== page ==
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Lessons in Cultural Difference

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Moreno Valley

Tiny Moreno Valley store makes art framing affordable and African and Mexican art accessible

By Chris Levister

If your pictures are worth a thousand words your frames are probably worth a lot more, many of which are too foul to print.

“It’s insane to purchase a $100 print and be forced to pay $300 for a quality mat and frame,” says Merle Nazareth. The Sun Lakes art enthusiast treasures her impressive collection of Black art. Her spacious home boasts an entire room dedicated to her favorite artist, Riverside’s internationally recognized Charles Bibbs. She thinks nothing of shelling out a thousand dollars for a Bibbs limited edition lithograph but it’s the $400 price tag to frame it that sends chills down her spine.

Enter the tiny cluttered world of Alma and Robert Medina’s Robert’s Art Gallery and Framing. Part social circle, part gallery, part 101 in classic and ethnic art, part we’ll frame anything you bring us, complete with complex master cut matting and framing at a virtually unheard of price to boot.

Tucked away in a nearly abandoned Moreno Valley strip mall, the store’s sign reads Simply Art. For a growing number of serious artists, collectors, interior decorators and just plain folk, it’s one of the areas best kept secrets. “My niece told me about this place. I had to make the 20 mile trip here.” For Wana Sims of Woodcrest it was a trip worth making. “I just spent under $400 to get 14 small antique prints and two personally cross stitched works professionally matted and framed. Wow what a deal,” she gushed.

She is hardly alone here among the throngs milling about the crush of originals, ethnic lithograph art prints, canvas oil paintings, framed mirrors and decorating accessories. “This place has an impressive selection of Black art says Minnie Hudson as she clutches a John Holyfield signed print. The nationally known Black artist’s lush originals often command thousands of dollars.

The stale shopper’s response ‘just looking,’ is not part of the lexicon here thanks to Gloria Rick, Tina Shackles, Grace More and master framer Fernardino. “We try to increase their knowledge of what art really is. The more we learn about each other the more we understand and respect each other for our ethnic differences,” says long time employee Ricks. That motto springs from our owners Alma and Robert.

“We’ve framed art work for the likes of Shaq, Snoop Dogg and Bobby Bonds. Everyone is family,” says More who volunteers while recovering from hand surgery.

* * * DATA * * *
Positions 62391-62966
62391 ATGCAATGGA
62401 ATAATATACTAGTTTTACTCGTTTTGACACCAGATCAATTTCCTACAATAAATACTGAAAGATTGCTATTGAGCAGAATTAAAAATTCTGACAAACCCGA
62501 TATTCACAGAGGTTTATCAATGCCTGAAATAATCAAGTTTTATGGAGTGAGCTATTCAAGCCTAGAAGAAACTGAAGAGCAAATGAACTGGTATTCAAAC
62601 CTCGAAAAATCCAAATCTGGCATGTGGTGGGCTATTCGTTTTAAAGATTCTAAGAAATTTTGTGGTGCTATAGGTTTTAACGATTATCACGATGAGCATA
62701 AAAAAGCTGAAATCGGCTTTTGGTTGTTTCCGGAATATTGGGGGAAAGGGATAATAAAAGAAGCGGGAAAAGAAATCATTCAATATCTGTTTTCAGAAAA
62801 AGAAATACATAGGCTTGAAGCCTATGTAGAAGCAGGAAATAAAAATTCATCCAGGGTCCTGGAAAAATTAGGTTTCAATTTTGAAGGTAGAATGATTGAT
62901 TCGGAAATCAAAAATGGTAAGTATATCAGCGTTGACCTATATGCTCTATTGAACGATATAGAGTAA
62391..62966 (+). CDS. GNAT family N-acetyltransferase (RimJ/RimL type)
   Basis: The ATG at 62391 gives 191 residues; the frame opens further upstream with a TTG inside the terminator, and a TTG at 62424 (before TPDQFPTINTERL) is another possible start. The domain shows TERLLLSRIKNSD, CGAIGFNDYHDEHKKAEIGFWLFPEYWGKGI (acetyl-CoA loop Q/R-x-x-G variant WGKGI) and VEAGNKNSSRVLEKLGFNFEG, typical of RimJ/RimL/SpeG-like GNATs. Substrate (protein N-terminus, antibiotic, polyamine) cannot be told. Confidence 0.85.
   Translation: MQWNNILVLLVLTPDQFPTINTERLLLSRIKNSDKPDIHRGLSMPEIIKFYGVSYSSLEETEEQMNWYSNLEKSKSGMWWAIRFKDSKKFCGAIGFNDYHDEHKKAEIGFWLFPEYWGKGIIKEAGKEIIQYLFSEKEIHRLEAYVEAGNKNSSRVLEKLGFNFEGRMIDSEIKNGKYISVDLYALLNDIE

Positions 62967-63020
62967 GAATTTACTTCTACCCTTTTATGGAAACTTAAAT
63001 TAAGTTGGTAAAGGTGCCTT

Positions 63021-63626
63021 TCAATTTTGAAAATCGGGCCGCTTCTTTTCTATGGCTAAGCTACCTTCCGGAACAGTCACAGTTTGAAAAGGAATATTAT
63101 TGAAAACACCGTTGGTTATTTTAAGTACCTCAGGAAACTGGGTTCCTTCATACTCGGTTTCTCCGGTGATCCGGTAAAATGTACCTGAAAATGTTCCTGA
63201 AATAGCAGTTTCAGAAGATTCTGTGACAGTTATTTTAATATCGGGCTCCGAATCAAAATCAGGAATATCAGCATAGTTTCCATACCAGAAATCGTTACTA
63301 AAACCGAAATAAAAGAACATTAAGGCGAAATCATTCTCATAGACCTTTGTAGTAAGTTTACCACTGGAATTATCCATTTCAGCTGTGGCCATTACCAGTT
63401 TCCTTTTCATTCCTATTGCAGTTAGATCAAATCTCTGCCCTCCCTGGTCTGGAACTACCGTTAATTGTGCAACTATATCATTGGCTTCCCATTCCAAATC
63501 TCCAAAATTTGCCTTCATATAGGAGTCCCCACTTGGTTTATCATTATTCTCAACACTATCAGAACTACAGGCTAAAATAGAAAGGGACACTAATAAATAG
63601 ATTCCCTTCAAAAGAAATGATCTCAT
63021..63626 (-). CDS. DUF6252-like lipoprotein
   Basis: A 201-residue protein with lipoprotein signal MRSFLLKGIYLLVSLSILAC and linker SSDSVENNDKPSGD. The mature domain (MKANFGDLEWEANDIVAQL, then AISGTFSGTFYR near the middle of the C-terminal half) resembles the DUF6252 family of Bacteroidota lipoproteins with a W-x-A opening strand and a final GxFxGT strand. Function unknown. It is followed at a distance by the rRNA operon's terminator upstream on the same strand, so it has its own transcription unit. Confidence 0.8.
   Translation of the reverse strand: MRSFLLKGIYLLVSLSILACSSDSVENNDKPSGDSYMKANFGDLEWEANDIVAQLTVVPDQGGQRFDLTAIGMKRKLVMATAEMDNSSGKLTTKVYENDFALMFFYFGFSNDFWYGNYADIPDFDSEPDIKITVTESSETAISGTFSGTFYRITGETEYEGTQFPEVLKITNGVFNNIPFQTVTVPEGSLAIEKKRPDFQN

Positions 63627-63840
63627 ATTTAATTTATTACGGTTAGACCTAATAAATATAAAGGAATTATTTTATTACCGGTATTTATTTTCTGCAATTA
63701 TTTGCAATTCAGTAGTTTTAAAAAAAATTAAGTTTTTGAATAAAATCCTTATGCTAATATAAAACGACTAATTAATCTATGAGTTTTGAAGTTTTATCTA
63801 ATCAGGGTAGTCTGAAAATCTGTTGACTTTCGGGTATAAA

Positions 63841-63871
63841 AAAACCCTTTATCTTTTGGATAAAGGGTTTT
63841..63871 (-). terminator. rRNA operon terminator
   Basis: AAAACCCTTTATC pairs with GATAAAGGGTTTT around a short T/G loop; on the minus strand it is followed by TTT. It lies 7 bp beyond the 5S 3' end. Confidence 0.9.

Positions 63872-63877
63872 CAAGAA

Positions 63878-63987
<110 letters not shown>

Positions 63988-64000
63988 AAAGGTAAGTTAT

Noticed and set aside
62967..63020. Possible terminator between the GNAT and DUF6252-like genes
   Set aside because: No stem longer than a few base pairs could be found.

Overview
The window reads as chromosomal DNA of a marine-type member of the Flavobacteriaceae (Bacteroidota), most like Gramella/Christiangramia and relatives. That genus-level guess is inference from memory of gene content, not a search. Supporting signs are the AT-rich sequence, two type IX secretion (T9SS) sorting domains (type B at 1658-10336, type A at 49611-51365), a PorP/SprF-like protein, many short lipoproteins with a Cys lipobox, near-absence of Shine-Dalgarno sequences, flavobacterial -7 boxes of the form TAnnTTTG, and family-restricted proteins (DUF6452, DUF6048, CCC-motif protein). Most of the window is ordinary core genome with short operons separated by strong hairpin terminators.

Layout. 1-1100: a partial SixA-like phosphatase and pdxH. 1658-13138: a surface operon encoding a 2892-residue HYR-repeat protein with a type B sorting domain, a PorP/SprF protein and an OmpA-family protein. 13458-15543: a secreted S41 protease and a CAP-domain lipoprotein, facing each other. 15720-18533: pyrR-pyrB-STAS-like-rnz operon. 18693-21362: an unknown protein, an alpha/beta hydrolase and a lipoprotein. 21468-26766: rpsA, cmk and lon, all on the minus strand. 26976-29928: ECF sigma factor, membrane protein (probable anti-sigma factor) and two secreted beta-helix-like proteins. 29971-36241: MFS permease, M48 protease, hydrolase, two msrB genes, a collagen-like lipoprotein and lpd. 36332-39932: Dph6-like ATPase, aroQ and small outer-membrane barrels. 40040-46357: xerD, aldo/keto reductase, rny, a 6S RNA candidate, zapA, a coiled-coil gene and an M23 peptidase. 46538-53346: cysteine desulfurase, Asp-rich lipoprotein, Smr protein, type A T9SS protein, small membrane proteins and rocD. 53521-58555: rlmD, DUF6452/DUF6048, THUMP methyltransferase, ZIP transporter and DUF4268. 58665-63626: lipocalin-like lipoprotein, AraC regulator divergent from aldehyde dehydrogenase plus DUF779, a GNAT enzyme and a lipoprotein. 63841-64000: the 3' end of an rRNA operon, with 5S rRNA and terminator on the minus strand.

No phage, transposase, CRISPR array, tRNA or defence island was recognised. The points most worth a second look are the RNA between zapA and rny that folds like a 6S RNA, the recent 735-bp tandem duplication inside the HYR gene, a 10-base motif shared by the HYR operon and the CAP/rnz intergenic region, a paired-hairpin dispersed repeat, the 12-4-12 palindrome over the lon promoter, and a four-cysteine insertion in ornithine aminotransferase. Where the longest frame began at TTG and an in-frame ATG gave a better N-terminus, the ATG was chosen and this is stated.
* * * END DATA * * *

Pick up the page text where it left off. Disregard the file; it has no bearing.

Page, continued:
Alma is petite and dressed in capris and a sleeveless green sweater. She looks fresh even after loading a large painting into the trunk of a customer’s van. “Look around our customers are happy, they come from all over, as far away as Lancaster. Mexican, Black, White, Asian, it’s one big melting pot.” She insists, “there’s a story of heritage and tradition in every piece of art. Impressionism, abstract, contemporary, Black, Mexican, still life, baroque, every piece holds the indomitable spirit of its unique culture. There was a time when you couldn’t find Mexican or Black art depicting positive images,” she says “that’s changed.”

Alma says she wants her daughter Selenne (who mans the decorating accessories on weekends) to learn about cultural differences as well as her own Mexican heritage. “What better way to introduce children to the world than through art,” she says.

“Doing art framing was an opportunity that came out of a very hard time for me,” says Alma. “I was tossed into the world of business 10 years ago when husband Robert was suddenly laid off his job.” With a child to raise she dusted off what had been an off and on hobby, matting and framing photos and prints many from her native Mexico. She convinced Robert to take a few pieces to a local swap meet. That first sale became a calling card for Alma’s new career, and soon friends began signing up to experience her warm, offbeat elegance and ability to create aesthetic harmony between picture and frame. “We go out of our way to bring out the artistic flair.

It’s humbling to see moms and dads put their three year olds’ first drawings in our hands. These are treasures that cannot be replaced. We try to preserve memories.” Looking around, there’s no shortage of believers like the couple whose collection of vintage “Gone With The Wind” prints set in a closet until they heard about ‘Alma’s place.’ “The framing is exquisite and affordable. We can finally hang the collection in our bedroom,” she said.

“We’ve been customers for 8 or 9 years,” says Ken Jordan of Highland. “In the pantheon of art framing these guys are the best. Every piece we own was framed here.” Flipping through a large stack of lithographs, “this is organized chaos and we love it,” he says. Like mice swallowed by a python, he and wife Kimberly stand wedged in the belly of posters, photos and an edgy collage of frames. Like other siblings of this growing family they wait patiently for the chance to experience that aesthetic harmony between picture and frame. “Hey it’s worth the wait. The company is good. The price is right,” he said.

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